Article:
Rugby’s return to the Olympic Games after an 88-year absence has already provided plenty to justify its inclusion in Rio in 2016. In the women’s event, a thrilling Australia side claimed gold with a win over old rivals New Zealand. But if the competition largely went to form for the women, the unpredictable nature of the seven’s form of the game was laid bare on the opening day of the men’s event.
Both New Zealand and Australia, two rugby heavyweights who faced off in the final of 15-a-side World Cup last year, suffered not only surprise losses but their key players to tournament-ending injuries. The battle for medals has been blown wide open and the United States is still very much in the hunt.
While the Americans may not exactly be an established power in rugby, the country is the defending gold medalist in the sport, having claimed victory all the way back in Paris in 1924 when rugby was played in the full 15s version. And the U.S. has been experiencing a rugby boom in the past few years, particularly in sevens, a much quicker, more explosive version played over two halves of seven minutes rather than 40 minutes as in regular Rugby Union. Last year, the U.S. won its first ever Sevens World Series tournament title.
In Carlin Isles, the U.S. has one of the most thrilling players in the sport and one whose bursts of speed made him a YouTube sensation, despite having only taken up rugby a few months earlier after failing to get on the sprinting team for the 2012 Olympics. But the team also has another man generating headlines. On Tuesday, New England Patriots safety Nate Ebner became the first active NFL player to compete at the Summer Olympics.
While he may be a Super Bowl champion, Ebner played the rugby as a junior and he was given permission by Patriots coach Bill Belichick to miss training camp and try to bring a medal home.
His first Olympics appearance was a painful disappointment both individually and for his team as Argentina scored a try with the last play of the game to steal victory. But the U.S. struck back in its second game of the day, with both Ebner and Isles scoring tries in a 26-0 win over Brazil that kept the Americans’ hopes alive of making the quarterfinals.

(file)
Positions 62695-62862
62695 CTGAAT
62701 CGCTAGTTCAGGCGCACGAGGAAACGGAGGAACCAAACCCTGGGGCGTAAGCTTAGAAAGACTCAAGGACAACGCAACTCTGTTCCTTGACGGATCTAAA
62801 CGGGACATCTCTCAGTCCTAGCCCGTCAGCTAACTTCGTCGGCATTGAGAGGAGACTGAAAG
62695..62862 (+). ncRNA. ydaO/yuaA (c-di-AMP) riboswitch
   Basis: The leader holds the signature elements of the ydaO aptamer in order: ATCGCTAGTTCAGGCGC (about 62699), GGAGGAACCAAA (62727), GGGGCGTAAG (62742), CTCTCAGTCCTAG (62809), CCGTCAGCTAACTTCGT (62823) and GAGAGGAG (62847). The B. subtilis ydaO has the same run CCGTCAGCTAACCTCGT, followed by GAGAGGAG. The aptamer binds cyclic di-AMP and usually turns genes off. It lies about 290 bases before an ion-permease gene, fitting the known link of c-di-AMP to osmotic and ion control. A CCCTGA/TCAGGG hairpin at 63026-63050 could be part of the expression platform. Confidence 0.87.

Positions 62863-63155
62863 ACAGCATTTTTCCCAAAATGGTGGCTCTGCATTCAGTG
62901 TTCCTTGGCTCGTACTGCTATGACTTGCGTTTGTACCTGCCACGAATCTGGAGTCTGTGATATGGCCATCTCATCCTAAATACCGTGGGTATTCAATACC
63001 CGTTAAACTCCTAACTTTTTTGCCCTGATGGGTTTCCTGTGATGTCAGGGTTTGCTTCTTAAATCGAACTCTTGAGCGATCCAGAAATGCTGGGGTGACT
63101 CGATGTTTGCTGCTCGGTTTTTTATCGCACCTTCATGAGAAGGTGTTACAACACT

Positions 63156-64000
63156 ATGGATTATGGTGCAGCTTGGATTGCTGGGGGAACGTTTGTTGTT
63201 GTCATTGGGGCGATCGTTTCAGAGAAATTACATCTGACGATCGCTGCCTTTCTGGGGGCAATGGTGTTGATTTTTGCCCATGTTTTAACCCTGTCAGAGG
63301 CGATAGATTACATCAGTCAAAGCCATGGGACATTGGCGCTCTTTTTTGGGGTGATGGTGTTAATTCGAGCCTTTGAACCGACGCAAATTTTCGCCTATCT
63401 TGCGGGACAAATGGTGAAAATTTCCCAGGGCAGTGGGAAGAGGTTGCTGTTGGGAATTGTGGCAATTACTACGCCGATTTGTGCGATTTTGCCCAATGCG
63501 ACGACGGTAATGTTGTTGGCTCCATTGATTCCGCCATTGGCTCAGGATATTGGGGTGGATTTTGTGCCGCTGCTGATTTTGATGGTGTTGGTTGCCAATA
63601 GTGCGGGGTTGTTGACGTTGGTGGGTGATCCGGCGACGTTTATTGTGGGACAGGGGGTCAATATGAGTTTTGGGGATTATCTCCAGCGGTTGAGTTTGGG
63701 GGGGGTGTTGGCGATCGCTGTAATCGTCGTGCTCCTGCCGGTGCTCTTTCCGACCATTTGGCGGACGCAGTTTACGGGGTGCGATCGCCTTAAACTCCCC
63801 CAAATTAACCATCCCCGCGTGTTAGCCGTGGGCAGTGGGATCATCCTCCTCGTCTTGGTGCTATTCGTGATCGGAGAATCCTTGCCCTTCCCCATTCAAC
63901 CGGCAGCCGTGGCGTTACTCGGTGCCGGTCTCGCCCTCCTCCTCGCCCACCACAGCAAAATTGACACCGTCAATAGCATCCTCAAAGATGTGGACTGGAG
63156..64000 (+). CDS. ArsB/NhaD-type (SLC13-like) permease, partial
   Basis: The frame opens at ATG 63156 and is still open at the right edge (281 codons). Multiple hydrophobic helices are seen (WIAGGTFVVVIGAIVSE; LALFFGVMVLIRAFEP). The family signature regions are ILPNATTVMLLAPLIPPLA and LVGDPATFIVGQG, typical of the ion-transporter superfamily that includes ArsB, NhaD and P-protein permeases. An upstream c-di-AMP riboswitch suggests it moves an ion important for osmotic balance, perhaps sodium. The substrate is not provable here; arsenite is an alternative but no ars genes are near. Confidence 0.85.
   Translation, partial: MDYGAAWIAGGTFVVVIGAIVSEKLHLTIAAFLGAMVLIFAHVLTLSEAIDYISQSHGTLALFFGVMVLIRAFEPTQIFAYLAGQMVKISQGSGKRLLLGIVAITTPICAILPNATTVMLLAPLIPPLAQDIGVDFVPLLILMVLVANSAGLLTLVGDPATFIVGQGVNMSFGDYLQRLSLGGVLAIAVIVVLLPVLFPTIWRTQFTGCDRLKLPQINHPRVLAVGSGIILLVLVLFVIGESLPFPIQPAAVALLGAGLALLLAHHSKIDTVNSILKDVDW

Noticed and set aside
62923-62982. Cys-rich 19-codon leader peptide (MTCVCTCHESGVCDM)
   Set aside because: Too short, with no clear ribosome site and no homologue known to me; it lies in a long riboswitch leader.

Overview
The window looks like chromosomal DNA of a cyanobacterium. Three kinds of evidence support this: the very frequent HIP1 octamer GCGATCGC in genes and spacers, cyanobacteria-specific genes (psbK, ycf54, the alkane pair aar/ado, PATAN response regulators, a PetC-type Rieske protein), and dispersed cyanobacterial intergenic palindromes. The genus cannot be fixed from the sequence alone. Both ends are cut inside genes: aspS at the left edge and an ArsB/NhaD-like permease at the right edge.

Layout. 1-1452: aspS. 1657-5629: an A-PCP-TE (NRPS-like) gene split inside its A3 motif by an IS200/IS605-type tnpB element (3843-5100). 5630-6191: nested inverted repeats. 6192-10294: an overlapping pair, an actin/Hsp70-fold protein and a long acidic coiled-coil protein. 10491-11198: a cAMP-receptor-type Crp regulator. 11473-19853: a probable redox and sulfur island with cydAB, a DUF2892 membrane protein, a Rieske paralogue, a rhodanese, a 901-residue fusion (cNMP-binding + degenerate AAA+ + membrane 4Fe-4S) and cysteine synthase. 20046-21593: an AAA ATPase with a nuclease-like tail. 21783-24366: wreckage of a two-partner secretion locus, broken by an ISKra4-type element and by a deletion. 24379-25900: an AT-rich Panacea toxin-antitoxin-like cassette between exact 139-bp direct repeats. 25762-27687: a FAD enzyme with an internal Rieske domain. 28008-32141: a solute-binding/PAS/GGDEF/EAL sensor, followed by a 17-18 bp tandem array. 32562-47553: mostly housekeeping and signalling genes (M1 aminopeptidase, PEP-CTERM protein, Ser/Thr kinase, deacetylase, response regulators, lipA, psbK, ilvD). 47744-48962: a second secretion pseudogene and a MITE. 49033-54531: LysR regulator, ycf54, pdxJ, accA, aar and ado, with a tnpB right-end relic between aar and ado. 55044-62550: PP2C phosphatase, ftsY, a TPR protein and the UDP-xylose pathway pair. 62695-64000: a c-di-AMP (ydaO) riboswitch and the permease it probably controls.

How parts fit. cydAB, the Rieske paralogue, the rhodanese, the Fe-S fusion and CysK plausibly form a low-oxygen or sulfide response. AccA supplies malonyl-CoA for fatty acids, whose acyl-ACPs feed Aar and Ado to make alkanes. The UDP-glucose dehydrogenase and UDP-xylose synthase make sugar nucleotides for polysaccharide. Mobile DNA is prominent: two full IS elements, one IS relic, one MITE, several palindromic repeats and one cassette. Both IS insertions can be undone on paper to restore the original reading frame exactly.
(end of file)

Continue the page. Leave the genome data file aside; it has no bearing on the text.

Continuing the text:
“Nate’s a phenomenal athlete, and he’s got a rugby background growing up,” U.S. captain Madison Hughes said after the win over Brazil. “He adds a bit of depth to our team. He’s got pace, he’s got physicality, and he’s got a rugby brain.”
The U.S. currently sits third in Pool A, with the top two teams from each of the three four-team groups, as well as the two best third-placed teams, going onto the quarterfinals, which take place on Wednesday evening. Ebner, Isles and co face a tough task on Wednesday when it takes on Fiji, a real specialist in the event and unbeaten through two games, in its final group match.
Other matches to look out for on Wednesday afternoon are Australia, beaten heavily by France and now without key man Lewis Holland to injury, playing for its Olympic life against an unbeaten South Africa. New Zealand will be in the same position, too, when taking on Great Britain. The All Blacks suffered the dual blow of being upset by Japan on Tuesday and losing Rugby World Cup winner Sonny Bill Williams to an Achilles rupture. Another player, Joe Webber, was also ruled out of the competition.
“It’s devastating for Sonny to lose him so early in the tournament, and Joe Webber, both influential players as well,” New Zealand coach Gordon Tietjens told reporters at Deodoro Stadium in Rio. He loves the game of sevens and I’ll be surprised if he doesn’t play sevens again.
“Sonny Bill’s a great professional, he’s very infectious, he certainly helps the younger players and has a great work ethic. It’s such a shame because he’s got to understand the game of sevens so well. He’s absolutely shattered.”
Olympic Men’s Rugby Sevens ScheduleWednesday
10 a.m. France vs. Spain
10.30 a.m.: South Africa vs. Australia
11 a.m.: Kenya vs. Japan
11.30 a.m.: New Zealand vs. Great Britain
12 p.m.: Argentina vs. Brazil
12.30 p.m.: Fiji vs. United States (TV: USA network)
3 p.m.: Placing 9-12 match
3.30 p.m. Placing 9-12 match
4 p.m.: Quarterfinal 1
4.30 p.m.: Quarterfinal 2
5 p.m.: Quarterfinal 3
5.30 p.m. Quarterfinal 4
11.30 a.m.: Placing 11-12 match
12 p.m.: Placing 9-10 match
12.30 p.m.: Placing 5-8 match
1 p.m.: Placing 5-8 match
1.30 p.m.: Semifinal 1 (TV: NBCSN)
2 p.m.: Semifinal 2 (TV: NBCSN)
4.30 p.m.: Placing 7-8 match
5 p.m.: Placing 5-6 match
5.30 p.m.: Bronze medal match (TV: NBCSN)
6 p.m.: Gold medal match (TV: NBCSN)
Live Stream: All matches will be streamed on NBCOlympics.com.